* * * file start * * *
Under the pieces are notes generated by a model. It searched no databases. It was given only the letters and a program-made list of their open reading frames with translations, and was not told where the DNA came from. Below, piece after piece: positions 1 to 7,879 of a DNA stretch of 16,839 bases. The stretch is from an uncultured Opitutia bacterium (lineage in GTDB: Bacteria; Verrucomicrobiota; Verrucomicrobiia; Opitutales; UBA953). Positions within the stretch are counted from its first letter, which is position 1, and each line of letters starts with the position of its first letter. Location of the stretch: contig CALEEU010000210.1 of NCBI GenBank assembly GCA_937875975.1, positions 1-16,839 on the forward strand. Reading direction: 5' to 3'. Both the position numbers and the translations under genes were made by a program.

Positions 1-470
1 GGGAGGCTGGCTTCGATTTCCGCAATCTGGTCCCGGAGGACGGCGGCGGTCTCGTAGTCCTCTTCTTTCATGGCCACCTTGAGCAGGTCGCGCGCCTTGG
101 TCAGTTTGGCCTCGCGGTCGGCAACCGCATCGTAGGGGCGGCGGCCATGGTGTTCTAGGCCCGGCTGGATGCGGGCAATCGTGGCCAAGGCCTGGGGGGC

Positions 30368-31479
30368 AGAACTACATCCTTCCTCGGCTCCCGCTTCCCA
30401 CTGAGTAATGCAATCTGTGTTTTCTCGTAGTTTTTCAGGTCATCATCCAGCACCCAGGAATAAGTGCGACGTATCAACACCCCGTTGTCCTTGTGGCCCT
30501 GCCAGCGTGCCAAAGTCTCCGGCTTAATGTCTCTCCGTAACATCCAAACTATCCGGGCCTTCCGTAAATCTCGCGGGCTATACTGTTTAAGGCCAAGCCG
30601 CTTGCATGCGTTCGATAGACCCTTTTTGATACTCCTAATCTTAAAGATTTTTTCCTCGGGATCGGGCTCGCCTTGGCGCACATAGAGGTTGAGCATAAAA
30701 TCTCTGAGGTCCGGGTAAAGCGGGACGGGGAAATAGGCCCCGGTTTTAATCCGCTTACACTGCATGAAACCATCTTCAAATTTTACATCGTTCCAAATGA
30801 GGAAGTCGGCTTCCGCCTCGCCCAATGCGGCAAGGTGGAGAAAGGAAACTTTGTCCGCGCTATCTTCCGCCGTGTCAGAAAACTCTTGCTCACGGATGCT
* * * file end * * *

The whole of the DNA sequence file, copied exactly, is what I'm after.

Under the pieces are notes generated by a model. It searched no databases. It was given only the letters and a program-made list of their open reading frames with translations, and was not told where the DNA came from. Below, piece after piece: positions 1 to 7,879 of a DNA stretch of 16,839 bases. The stretch is from an uncultured Opitutia bacterium (lineage in GTDB: Bacteria; Verrucomicrobiota; Verrucomicrobiia; Opitutales; UBA953). Positions within the stretch are counted from its first letter, which is position 1, and each line of letters starts with the position of its first letter. Location of the stretch: contig CALEEU010000210.1 of NCBI GenBank assembly GCA_937875975.1, positions 1-16,839 on the forward strand. Reading direction: 5' to 3'. Both the position numbers and the translations under genes were made by a program.

Positions 1-470
1 GGGAGGCTGGCTTCGATTTCCGCAATCTGGTCCCGGAGGACGGCGGCGGTCTCGTAGTCCTCTTCTTTCATGGCCACCTTGAGCAGGTCGCGCGCCTTGG
101 TCAGTTTGGCCTCGCGGTCGGCAACCGCATCGTAGGGGCGGCGGCCATGGTGTTCTAGGCCCGGCTGGATGCGGGCAATCGTGGCCAAGGCCTGGGGGGC

Positions 30368-31479
30368 AGAACTACATCCTTCCTCGGCTCCCGCTTCCCA
30401 CTGAGTAATGCAATCTGTGTTTTCTCGTAGTTTTTCAGGTCATCATCCAGCACCCAGGAATAAGTGCGACGTATCAACACCCCGTTGTCCTTGTGGCCCT
30501 GCCAGCGTGCCAAAGTCTCCGGCTTAATGTCTCTCCGTAACATCCAAACTATCCGGGCCTTCCGTAAATCTCGCGGGCTATACTGTTTAAGGCCAAGCCG
30601 CTTGCATGCGTTCGATAGACCCTTTTTGATACTCCTAATCTTAAAGATTTTTTCCTCGGGATCGGGCTCGCCTTGGCGCACATAGAGGTTGAGCATAAAA
30701 TCTCTGAGGTCCGGGTAAAGCGGGACGGGGAAATAGGCCCCGGTTTTAATCCGCTTACACTGCATGAAACCATCTTCAAATTTTACATCGTTCCAAATGA
30801 GGAAGTCGGCTTCCGCCTCGCCCAATGCGGCAAGGTGGAGAAAGGAAACTTTGTCCGCGCTATCTTCCGCCGTGTCAGAAAACTCTTGCTCACGGATGCT